Queen Henry-Okafor, Sean P. Collins, Cathy A. Jenkins, Karen F. Miller, David J. Maron, Allen J. Naftilan, Neal Weintraub, Gregory J. Fermann, John McPherson, Santosh Menon, Douglas B. Sawyer, Alan B. Storrow
Vice Chairman for Research and Academic Affairs Department of Emergency Medicine Vanderbilt University 1313 21st Avenue, South 703 Oxford House Nashville, TN, 37232-4700, USA.
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We investigated the association of sST2 with diagnostic and prognostic outcomes and assessed whether it aids B-natriuretic peptide (BNP) in diagnosing and predicting outcomes in emergency department (ED) patients with suspected AHFS.
We recruited patients who presented to the ED of 3 tertiary hospitals with signs or symptoms of AHFS and met modified Framingham criteria for AHFS. Outcome measures were a final diagnosis of AHFS and 5-and 30-day adverse events.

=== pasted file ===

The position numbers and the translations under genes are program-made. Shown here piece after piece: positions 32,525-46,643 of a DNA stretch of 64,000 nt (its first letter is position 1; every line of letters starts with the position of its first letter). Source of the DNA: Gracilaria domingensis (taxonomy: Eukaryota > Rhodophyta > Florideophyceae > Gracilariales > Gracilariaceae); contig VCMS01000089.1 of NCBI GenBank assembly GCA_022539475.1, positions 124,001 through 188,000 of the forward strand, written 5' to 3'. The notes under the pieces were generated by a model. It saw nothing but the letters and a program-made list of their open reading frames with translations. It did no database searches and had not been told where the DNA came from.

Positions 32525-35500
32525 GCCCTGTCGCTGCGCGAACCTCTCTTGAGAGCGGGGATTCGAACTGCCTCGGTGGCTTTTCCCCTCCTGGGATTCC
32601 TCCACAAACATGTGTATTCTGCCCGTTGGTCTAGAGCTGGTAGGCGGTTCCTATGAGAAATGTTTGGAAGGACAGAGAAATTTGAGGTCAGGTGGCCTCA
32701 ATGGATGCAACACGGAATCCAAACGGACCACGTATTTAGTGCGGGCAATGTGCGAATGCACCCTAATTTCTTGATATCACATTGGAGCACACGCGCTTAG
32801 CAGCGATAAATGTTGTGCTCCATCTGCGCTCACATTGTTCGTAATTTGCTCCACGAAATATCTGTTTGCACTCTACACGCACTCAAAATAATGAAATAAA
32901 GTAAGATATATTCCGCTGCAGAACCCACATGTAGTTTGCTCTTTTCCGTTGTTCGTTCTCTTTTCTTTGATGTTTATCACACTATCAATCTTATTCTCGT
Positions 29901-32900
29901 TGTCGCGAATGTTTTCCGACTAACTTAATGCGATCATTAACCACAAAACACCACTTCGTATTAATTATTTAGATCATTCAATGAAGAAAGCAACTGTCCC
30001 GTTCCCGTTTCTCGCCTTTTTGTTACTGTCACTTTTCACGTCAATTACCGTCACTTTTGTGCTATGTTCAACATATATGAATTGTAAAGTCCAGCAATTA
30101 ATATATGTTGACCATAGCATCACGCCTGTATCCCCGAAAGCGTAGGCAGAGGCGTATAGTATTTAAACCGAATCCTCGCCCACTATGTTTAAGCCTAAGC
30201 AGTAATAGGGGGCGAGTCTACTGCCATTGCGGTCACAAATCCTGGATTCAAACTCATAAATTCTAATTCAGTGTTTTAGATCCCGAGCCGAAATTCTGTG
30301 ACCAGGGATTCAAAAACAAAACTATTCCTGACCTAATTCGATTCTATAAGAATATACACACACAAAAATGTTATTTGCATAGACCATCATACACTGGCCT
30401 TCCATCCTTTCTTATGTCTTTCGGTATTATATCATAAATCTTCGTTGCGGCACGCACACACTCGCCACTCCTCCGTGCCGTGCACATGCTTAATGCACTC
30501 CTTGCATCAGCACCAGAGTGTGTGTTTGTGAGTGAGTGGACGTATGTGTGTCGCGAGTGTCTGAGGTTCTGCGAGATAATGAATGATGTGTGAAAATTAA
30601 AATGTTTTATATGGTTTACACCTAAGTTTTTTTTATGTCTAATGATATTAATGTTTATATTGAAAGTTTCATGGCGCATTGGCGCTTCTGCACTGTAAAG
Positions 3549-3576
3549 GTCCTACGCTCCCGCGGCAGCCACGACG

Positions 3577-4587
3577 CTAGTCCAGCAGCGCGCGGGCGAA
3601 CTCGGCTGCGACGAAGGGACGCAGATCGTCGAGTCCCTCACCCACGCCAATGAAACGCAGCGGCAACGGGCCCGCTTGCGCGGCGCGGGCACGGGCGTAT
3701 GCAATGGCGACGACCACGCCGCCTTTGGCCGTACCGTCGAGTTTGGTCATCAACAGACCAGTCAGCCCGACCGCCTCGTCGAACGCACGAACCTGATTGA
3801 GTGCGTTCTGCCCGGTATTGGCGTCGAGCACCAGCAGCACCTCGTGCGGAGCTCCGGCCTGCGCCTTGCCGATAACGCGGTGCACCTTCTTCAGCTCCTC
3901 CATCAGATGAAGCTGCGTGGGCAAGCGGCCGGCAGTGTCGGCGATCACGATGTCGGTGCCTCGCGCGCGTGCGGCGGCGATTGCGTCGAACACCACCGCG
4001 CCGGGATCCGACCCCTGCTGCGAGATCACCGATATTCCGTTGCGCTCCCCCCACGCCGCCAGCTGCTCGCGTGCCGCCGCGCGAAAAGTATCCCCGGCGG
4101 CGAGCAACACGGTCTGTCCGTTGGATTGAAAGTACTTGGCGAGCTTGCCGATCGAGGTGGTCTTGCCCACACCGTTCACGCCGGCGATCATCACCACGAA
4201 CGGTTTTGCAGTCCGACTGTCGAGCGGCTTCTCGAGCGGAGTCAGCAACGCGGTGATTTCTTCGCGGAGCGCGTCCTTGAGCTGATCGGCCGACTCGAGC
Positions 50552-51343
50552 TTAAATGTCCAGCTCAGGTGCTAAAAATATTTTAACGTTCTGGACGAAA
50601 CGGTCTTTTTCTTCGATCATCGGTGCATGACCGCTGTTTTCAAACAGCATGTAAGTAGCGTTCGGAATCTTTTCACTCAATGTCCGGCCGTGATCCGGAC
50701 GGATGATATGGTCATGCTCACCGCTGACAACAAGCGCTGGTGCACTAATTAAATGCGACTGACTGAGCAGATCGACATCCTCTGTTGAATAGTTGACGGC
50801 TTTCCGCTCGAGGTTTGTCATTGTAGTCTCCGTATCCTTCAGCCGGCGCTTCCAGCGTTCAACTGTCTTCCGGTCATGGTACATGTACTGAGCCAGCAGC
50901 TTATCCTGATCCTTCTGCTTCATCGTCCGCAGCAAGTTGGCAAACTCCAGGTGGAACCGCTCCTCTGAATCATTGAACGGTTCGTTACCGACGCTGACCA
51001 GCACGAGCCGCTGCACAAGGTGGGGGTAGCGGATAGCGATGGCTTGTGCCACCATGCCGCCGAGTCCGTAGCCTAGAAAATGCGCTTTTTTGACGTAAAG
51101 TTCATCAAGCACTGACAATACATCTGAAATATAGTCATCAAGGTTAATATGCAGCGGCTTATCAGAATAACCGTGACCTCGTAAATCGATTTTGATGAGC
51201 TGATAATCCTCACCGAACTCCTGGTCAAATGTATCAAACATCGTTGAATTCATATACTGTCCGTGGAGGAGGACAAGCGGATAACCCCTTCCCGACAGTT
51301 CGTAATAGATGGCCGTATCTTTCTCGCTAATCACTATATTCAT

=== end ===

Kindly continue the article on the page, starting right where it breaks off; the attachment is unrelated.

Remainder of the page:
In the 295 subjects with sST2 available, the median sST2 was 0.20 ng/ml (IQR=0.10, 0.34). Although unadjusted analyses indicated sST2 was significantly associated with the diagnosis of AHFS (p=0.02), this was not so in the adjusted analysis (p=0.33). Moderately low diagnostic utility was noted with an AUC of 0.62 (95% CI=0.56, 0.69). Similar sST2 test characteristics were seen when BNP was restricted between 100 and 500 pg/ml. While sST2 was associated with AHFS readmission at 30-days (p=0.04), in the adjusted analyses it was not associated with adverse events.
In patients with signs or symptoms of AHFS, unadjusted analyses indicated that sST2 was significantly asso-ciated with the diagnosis of AHFS and with 30-day AHFS recidivism. However, the associations did not carry over to ad-justed analyses, and sST2 did not add significant information with regard to explaining the diagnostic and prognostic vari-ability of BNP.